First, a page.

Screens: BBC

And If Ye Suffer For Self-Righteousness's Sake

Detective Inspector Edmund Reid doesn't just bear the scars of a burn. He can dole out a pretty sick one, too.

Reid is tough to take sometimes. He's the hero of Ripper Street, in theory, a smart guy, what Bunk would call natural police. But let's face it: he's also a giant, chalky pill whose crusade to bring the justice that eluded him and his family to the streets of Whitechapel can feel more like superior scolding than investigating.

I don't take his daughter Matilda's word for it, mind you. Matilda goes by "Alice" these days, and has spent most of the last few years in a basement "pupa," waiting for her wings to grow and doing a metric tonne of rambling about faeries and the wicked king, whom she identifies as Reid. It's all very Manic Pixie Supposed-To-Be-Dead Girl, literally, and the scene takes about a week to establish what we'd already guessed the minute Matalice showed up, but the child is so annoying that the enemy of my butterfly is my friend.

That said, Reid is typically snotty in "The Beating Of Her Wings," starting with his despairing comments about needing Jackson's help: "Anyone but the American." Happily for those of us who don't really understand why Reid has a sheaf of unconditioned wild hairs across his 'hole about Jackson's drinking when it seems not to have diminished either his fitness for "forensicality" or his enthusiasm for background research (and not for nothing, but we haven't heard complaints about whisky dick either), Jackson makes Reid eat it in exchange for Jackson's help on the Buckley/usury case. Evidently the bad blood currently between them stems on Jackson's side from Reid heaping him with scorn about the booze. Like, there was an actual heap of epithets, several of them pretty creative (I think Reid calls him a shit-smear at one point? hee), but still: calm down, Barry Nation.

Reid also sends a squadron of bobbies out to harass legitimate businesses, for reasons I confess I don't quite understand. I think it's to rattle Capshaw's cage, which I get, but he could just as easily demand Capshaw's ring and prove he's the one who backhanded Mrs. Buckley to death, and he doesn't, which I do not get, and Drake has to point out that, after tsking Drake any number of times for thinking a knuckle sandwich on pumpernickel is a proper interrogation device, Reid is now taking the same sort of thuggish measures -- and he's now a hypocrite as a result, especially since he sends the beat guys to do it. I mean, thanks for the backstory on why we don't toast with water, but if you want to Boss Tweed the neighborhood, go out and knock on some doors yourself maybe.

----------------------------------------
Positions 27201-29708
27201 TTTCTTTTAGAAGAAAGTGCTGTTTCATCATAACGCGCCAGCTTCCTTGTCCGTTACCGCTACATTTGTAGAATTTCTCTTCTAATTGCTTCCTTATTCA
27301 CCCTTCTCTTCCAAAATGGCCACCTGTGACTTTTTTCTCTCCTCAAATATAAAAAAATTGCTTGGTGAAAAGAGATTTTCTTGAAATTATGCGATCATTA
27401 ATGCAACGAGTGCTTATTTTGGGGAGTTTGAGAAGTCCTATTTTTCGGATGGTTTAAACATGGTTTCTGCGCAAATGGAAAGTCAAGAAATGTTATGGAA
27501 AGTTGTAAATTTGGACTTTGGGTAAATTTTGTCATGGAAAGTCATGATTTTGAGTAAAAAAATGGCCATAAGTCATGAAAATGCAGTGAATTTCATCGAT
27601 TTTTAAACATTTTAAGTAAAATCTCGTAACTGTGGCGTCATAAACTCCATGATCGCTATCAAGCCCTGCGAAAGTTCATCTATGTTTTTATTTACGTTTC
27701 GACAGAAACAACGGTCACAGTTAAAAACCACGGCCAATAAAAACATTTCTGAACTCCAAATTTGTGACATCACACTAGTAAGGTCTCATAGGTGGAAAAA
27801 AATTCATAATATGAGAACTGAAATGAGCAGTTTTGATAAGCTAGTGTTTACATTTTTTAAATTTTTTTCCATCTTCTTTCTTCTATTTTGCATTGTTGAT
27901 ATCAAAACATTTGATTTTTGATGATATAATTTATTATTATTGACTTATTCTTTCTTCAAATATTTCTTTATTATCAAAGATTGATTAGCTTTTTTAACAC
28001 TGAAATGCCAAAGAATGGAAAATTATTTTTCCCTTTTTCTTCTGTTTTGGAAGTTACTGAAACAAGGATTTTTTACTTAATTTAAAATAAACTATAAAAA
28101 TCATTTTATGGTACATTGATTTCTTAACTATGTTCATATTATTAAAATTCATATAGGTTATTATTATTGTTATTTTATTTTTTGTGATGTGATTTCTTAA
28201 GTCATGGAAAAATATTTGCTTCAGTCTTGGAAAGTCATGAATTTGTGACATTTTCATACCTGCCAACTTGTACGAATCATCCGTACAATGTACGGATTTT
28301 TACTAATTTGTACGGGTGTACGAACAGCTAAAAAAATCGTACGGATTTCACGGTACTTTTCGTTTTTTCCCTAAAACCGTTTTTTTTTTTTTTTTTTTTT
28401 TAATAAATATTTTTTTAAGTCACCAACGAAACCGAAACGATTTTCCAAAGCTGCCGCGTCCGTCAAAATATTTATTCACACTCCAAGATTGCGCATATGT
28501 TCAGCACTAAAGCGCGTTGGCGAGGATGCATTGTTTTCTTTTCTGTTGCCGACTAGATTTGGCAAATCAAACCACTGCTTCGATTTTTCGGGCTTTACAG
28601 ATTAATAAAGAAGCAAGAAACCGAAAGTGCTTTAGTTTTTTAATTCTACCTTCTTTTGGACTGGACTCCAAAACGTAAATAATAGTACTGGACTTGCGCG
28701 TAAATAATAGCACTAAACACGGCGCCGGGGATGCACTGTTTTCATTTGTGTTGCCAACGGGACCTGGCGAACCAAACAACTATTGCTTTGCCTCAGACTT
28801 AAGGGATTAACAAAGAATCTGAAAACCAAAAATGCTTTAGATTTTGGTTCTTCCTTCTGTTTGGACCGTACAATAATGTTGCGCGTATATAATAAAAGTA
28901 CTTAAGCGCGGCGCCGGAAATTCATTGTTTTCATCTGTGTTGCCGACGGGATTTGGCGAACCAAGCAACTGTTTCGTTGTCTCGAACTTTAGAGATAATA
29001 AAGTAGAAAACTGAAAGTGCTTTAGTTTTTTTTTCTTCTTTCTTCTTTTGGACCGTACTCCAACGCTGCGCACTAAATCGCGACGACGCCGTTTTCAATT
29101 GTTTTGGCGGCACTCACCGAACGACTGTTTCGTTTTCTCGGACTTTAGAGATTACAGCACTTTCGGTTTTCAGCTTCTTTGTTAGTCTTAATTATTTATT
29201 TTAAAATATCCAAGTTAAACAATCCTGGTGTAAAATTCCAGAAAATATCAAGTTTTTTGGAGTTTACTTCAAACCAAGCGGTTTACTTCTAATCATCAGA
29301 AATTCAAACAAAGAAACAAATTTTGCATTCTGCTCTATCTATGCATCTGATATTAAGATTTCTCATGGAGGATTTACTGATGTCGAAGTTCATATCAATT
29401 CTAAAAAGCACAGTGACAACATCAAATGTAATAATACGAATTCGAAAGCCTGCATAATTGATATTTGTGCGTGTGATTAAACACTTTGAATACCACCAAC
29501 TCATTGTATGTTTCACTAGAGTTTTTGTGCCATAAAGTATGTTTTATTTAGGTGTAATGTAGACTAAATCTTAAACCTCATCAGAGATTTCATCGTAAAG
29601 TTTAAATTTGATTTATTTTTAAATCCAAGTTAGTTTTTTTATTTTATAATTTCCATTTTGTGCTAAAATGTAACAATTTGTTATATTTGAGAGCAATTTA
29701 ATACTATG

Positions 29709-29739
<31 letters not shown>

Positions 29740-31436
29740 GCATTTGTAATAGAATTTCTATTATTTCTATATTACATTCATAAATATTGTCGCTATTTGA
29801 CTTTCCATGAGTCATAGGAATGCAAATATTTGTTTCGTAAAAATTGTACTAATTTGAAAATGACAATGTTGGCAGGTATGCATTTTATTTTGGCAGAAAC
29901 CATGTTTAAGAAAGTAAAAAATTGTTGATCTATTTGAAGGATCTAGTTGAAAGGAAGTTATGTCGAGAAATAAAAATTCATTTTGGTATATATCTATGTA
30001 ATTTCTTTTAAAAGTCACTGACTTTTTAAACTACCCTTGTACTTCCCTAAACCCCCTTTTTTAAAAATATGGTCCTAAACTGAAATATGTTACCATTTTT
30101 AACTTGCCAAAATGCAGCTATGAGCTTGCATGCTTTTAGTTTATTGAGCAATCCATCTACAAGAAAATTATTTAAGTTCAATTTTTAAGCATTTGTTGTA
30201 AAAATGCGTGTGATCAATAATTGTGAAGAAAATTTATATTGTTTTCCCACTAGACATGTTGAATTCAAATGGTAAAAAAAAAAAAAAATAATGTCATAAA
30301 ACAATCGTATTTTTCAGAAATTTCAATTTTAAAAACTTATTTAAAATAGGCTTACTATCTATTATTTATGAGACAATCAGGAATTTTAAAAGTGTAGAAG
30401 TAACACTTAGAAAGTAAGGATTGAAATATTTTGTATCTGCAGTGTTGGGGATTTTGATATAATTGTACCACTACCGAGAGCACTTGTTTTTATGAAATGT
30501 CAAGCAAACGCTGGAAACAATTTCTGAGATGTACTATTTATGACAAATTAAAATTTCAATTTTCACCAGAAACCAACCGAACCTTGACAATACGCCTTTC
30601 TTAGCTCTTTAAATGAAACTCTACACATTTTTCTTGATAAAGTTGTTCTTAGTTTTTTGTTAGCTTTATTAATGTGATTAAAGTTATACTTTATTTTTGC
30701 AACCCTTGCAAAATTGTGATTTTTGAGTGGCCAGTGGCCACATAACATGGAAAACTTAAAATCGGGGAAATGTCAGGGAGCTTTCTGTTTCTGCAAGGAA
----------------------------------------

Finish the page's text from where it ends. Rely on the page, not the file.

Did I...mention the whole "locking Drake and Jackson outside Matalice's cell and methodically pulping Buckley's skull on a support beam after he'd told Reid everything he knew, not because he was a monster but because he had the cheek to suggest Reid might be one" thing? Very bad show, bro. And I can't say I'm too thrilled with Drake giving him a five-minute head start. First of all, he used two minutes of it slo-mo-ing pointedly under a darkened overpass in case we missed that he's gone all Reid Of Darkness. Second of all, he sucker-punched Drake earlier. Don't do that.

BUT with ALL of that said, every now and then, Reid's Clenched Jaw O' Variably Rigid Morality is a welcome addition to a Ripper Street scene. In tonight's, having figured out a connection between the Buckleys, the rent collector, and Long Susan and Capshaw, he pays Susan and Capshaw a visit, wasting no time trapping Susan in a lie of sorts and thundering -- not that loudly, for Reid; just a little rumbling a few miles outside the city -- about statements "oozing" from Capshaw's mouth. Capshaw, btw, is a really fantastic villain, a murderous and lickspittling striver whose unctuous face covers a core of steely confidence that, while he's better than exactly no one, he's much smarter and more committed to getting over.

So what happens when he tries to make socially nice with a guy who thinks he's better than everyone?


Matthew Macfadyen's tiny "that's hilarious: no" nod is so brilliant -- almost as brilliant as John Heffernan's "that's cute; I'm still going to get you for that" lip-twitch. Ripper Street makes you sit through a lot of baroque speechifying and frustratingly self-destructive character arcs, and sometimes you wonder why. Reid smugly leaving Capshaw hanging is one reason.

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